While we continue to invite comment regarding our burden estimates, we note that they reflect what we believe is representative of the industry average. This information collection covers numerous respondents with varying facility sizes and with differing product inventories. As compliance with the regulatory requirements continues to take effect, we will continue to evaluate the associated information collection burden accordingly. Although we always appreciate feedback regarding ways to improve efficiencies associated with our information collection activities, we decline to adopt alternative burden estimates for the information collection at this time. Rather, we retain the current estimates, which are as follows:Start Printed Page 27133
Table 1—Estimated Annual Reporting Burden 1
|Activity; 21 CFR section||Number of respondents||Number of responses per
respondent||Total annual responses||Average burden per response||Total hours|
|Exemption for food from very small businesses; § 121.5||18,080||1||18,080||0.5 (30 minutes)||9,040|
|1 There are no capital costs or operating and maintenance costs associated with this collection of information.|
Certain facilities may qualify for an exemption under the regulations. Because these facilities must provide documentation upon request to verify their exempt status, we have characterized this as a reporting burden. We estimate 18,080 respondents will prepare and update relevant files an average of 30 minutes annually, for a total annual burden of 9,040 hours (30 minutes × 18,080 firms).
Table 2—Estimated Annual Recordkeeping Burden 1
|Activity; 21 CFR section||Number of recordkeepers||Number of records per
recordkeeper||Total annual records||Average burden per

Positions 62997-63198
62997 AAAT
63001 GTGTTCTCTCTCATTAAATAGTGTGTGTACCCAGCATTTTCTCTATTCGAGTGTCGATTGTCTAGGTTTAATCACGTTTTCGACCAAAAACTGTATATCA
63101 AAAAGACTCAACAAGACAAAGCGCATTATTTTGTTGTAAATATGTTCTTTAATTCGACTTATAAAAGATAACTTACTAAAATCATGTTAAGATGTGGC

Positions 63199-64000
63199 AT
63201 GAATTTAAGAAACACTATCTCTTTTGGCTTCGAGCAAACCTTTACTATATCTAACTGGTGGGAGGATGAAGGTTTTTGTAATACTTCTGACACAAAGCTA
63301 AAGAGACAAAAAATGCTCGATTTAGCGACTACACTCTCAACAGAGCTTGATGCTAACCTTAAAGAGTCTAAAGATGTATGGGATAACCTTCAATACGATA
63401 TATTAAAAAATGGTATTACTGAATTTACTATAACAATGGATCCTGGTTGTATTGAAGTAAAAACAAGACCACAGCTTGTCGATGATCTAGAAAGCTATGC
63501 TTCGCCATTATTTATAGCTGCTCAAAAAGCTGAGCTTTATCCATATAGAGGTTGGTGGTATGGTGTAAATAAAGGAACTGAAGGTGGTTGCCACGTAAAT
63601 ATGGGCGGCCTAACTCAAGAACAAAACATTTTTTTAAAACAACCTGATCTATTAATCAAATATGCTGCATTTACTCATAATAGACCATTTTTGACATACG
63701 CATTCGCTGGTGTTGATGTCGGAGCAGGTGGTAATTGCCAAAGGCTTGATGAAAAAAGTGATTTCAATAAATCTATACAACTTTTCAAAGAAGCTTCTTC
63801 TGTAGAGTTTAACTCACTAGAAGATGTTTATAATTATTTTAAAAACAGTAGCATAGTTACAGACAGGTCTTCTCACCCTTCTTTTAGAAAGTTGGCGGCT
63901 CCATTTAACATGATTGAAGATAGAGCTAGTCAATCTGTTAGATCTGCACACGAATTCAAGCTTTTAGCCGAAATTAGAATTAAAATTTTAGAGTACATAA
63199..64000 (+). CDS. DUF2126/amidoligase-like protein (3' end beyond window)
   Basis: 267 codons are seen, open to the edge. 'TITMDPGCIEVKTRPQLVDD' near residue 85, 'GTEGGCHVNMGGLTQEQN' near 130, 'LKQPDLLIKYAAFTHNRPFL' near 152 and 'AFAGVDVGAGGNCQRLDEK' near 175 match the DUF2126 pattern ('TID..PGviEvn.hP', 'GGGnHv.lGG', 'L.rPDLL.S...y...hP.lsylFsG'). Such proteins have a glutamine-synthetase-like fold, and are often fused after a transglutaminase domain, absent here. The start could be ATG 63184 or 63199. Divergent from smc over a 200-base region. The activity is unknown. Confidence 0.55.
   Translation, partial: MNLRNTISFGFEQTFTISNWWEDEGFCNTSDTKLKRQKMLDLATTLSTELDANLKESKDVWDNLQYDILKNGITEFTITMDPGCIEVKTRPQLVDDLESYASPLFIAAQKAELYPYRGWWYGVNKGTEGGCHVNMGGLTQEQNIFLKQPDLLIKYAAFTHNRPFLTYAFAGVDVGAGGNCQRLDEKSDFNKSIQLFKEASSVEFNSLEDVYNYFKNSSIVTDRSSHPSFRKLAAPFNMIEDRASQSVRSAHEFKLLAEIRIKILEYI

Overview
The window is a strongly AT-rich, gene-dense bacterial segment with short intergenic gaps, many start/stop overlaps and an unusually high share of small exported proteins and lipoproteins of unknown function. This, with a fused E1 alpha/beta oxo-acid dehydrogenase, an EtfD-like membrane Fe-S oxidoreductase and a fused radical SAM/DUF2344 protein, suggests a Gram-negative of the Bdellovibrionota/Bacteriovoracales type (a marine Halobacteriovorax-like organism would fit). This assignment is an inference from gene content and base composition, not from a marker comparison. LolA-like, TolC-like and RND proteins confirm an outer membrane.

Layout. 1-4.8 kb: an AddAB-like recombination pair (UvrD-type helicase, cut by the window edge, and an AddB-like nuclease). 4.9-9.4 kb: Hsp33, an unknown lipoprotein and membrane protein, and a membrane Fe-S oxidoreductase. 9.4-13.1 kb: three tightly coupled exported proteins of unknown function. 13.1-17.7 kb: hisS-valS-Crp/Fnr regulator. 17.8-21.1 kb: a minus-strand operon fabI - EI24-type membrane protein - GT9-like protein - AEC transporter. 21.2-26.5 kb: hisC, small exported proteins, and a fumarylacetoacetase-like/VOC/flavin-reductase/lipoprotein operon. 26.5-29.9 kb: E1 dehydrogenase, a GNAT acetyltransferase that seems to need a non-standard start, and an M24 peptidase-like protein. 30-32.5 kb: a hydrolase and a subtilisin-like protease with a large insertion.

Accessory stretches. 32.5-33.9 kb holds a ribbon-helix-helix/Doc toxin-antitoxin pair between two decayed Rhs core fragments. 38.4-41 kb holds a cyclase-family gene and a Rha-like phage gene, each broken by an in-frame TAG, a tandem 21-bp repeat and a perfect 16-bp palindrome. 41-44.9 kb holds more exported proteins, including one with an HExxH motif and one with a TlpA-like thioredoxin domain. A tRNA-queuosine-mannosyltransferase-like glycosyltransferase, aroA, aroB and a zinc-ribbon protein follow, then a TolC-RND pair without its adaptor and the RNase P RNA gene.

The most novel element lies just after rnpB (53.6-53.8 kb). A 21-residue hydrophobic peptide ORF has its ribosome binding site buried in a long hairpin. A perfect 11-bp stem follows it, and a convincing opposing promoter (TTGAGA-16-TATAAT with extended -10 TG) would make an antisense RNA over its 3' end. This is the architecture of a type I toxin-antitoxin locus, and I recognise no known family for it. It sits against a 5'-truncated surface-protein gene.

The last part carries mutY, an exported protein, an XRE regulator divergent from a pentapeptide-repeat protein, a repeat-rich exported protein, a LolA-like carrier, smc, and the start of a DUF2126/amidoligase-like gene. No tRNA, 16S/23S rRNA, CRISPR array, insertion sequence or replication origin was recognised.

|Food Defense Plan; § 121.126||3,247||1||3,247||23||74,681|
|Actionable Process Steps; § 121.130||9,759||1||9,759||20||195,180|
|Mitigation Strategies; § 121.135(b)||9,759||1||9,759||20||195,180|
|Monitoring Corrective Actions, Verification; §§ 121.140(a) and 121.145(a)(1)||9,759||1||9,759||175||1,707,825|
|Training; § 121.4||367,203||1||367,203||0.67 (40 minutes)||246,026|
|Records; §§ 121.305 and 121.310||9,759||1||9,759||10||97,590|
|1 There are no capital costs or operating and maintenance costs associated with this collection of information.|
Under the regulations, an owner, operator, or agent in charge of a facility must prepare, or have prepared, and implement a written food defense plan, including written identification of actionable process steps, written mitigation strategies, written procedures for defense monitoring, written food defense corrective actions, and written food defense verification procedures. The estimated recordkeeping burden associated with these activities totals 2,516,482 annual recordkeeping burden hours and 409,486 annual recordkeeping responses.
We estimate an average of 3,247 firms will continue to need to create a food defense plan under § 121.126, that a one-time burden of 60 hours will be needed to create a plan, and that a burden of 10 hours will be required to update the plan. We annualize this estimate by dividing the total number of burden hours (70) over a 3-year period as reflected in table 2, row 1.